Shares in Asia recouped early losses on Friday, buoyed by strong gains in China as signs of progress in trade talks with the United States offset worries about a deteriorating global economic outlook.
MSCI’s broadest index of Asia-Pacific shares outside Japan was 0.3 per cent higher by mid-afternoon, having spent the day dipping in and out of negative territory.
Spread-betters CMC Markets expect an uneven performance in Europe, with London’s FTSE seen up 0.1 per cent at the open, Frankfurt’s DAX down 0.1 per cent and Paris’ CAC down 0.2 per cent.
Chinese shares rallied in the afternoon after a tentative start as optimism over trade talks reasserted itself, pushing the blue-chip index 2.2 per cent higher.
For the week, the it gained 5.4 percent, its strongest week since November 2015.
China stocks had faltered earlier on investor concerns over slowing domestic growth and on indications that Chinese authorities will resort to a benchmark lending rate cut only as a last resort to boost the economy.
Growth in China’s new home prices fell to a nine-month low in January as broader economic weakness increasingly weighs on the property sector and consumer confidence.
Japan’s Nikkei ended 0.2 per cent lower after data showed core consumer inflation accelerated slightly in January but remained far from the central bank’s 2 per cent target, underscoring the fragility of the country’s economic recovery.
Australian shares gained 0.5 per cent and Seoul’s Kospi reversed earlier losses to end up 0.1 per cent.
A combination of trade talks and Federal Reserve caution over further rate hikes has provided support to riskier assets, including equities, in recent sessions, said Rob Carnell, chief economist and head of research, Asia-Pacific at ING.
But with a more dovish Fed and some sort of trade deal already priced in, further developments on trade “haven’t really been having anything like the impact in markets that they would have done a week or a couple weeks or months ago,” he said.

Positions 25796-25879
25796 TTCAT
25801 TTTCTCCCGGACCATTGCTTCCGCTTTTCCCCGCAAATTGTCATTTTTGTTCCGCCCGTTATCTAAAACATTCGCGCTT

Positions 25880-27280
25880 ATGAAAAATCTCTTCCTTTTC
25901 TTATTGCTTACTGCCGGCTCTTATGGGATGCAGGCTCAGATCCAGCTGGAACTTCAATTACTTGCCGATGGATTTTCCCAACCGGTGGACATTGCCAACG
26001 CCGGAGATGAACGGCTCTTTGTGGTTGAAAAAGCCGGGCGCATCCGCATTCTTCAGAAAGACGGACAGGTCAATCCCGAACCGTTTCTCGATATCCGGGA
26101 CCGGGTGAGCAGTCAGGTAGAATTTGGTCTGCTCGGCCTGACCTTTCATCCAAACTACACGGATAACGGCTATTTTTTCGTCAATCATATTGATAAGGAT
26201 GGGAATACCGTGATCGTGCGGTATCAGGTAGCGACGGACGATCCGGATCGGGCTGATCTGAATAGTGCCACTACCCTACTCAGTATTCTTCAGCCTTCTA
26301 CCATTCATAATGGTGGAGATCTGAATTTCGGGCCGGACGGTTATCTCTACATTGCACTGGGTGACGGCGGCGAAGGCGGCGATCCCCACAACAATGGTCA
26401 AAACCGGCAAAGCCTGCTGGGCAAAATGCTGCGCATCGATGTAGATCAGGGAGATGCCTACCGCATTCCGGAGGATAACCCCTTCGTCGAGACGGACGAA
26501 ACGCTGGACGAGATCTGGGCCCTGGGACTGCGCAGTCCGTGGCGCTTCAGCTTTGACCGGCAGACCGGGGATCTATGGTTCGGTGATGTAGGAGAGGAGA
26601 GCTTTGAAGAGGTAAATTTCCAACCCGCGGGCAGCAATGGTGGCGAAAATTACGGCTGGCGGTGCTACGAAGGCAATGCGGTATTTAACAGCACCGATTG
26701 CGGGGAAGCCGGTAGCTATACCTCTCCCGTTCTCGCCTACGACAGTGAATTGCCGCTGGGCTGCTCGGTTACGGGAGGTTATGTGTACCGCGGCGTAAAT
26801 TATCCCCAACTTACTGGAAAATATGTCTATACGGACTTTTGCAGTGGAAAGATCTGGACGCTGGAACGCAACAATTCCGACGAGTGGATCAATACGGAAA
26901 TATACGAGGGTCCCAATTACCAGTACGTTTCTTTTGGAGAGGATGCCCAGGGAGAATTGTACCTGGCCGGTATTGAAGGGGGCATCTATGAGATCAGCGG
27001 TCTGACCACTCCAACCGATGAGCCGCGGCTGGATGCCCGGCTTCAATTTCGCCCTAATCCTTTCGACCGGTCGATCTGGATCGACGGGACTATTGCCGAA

Nevertheless, investors continue to closely watch high-level talks between U.S. and Chinese trade negotiators in Washington, with little more than a week left before a U.S.-imposed deadline for an agreement expires, triggering higher tariffs.
Reuters reported exclusively on Wednesday that the two sides were drafting language for six memorandums of understanding on proposed Chinese reforms, progress that had helped to lift investor sentiment.
Chinese Vice Premier Liu He will meet with U.S. President Donald Trump at the White House on Friday, the White House said.
Amid the trade discussions, new data from the U.S. Thursday highlighted its economic outlook is also growing cloudy.
The U.S. Commerce Department said on Thursday that domestic orders for non-defense capital goods excluding aircraft, a closely watched proxy for business spending plans, dropped 0.7 per cent.
Moreover, the U.S. Mid-Atlantic factory sector fell into contraction territory in February for the first time since May 2016, data from the Philadelphia Federal Reserve showed.
“While global manufacturing is weak, services activity is looking more positive. But it is difficult to see manufacturing and services diverging for long,” analysts at ANZ said in a morning note.
“There are strong multiplier effects from manufacturing that imply downside risks to the services sector, particularly in Europe. And trade uncertainty, which is overhanging the manufacturing sector, needs to be resolved.”
The yield on benchmark 10-year Treasury notes edged lower to 2.6824 per cent Friday, compared with a U.S. close of 2.688 per cent on Thursday as a bump from investor optimism about trade talks progress ebbed.
The two-year yield, watched as a gauge of expectations of higher Fed fund rates, eased to 2.5204 per cent from a U.S. close of 2.529 per cent.
The Australian dollar rebounded after tumbling more than 1 per cent on Thursday on a Reuters report that China’s northern port of Dalian has placed an indefinite ban on imports of Australian coal.
On Friday, Reserve Bank of Australia Governor Philip Lowe cautioned against seeing restrictions as being directed at Australia, and Prime Minister Scott Morrison said the ban does not point to a souring of ties between the countries.
Separate comments by Lowe that a rate hike may be appropriate next year also helped to boost the Aussie dollar.
It was last up 0.2 per cent at 0.71025 dollar.
The U.S. dollar edged up against the yen to 110.76, while the euro gained less than 0.1 per cent to buy 1.1342 dollar.
The dollar index, which tracks the greenback against a basket of six major rivals, was steady at 96.611.
U.S. crude turned around from small declines to rise 0.1 per cent to 57.01 dollars a barrel. Brent crude was nearly unchanged at 67.09 dollars.
Gold rebounded after falling more than 1 per cent on Thursday, with spot gold trading up about 0.2 per cent at 1,325.16 dollars per ounce.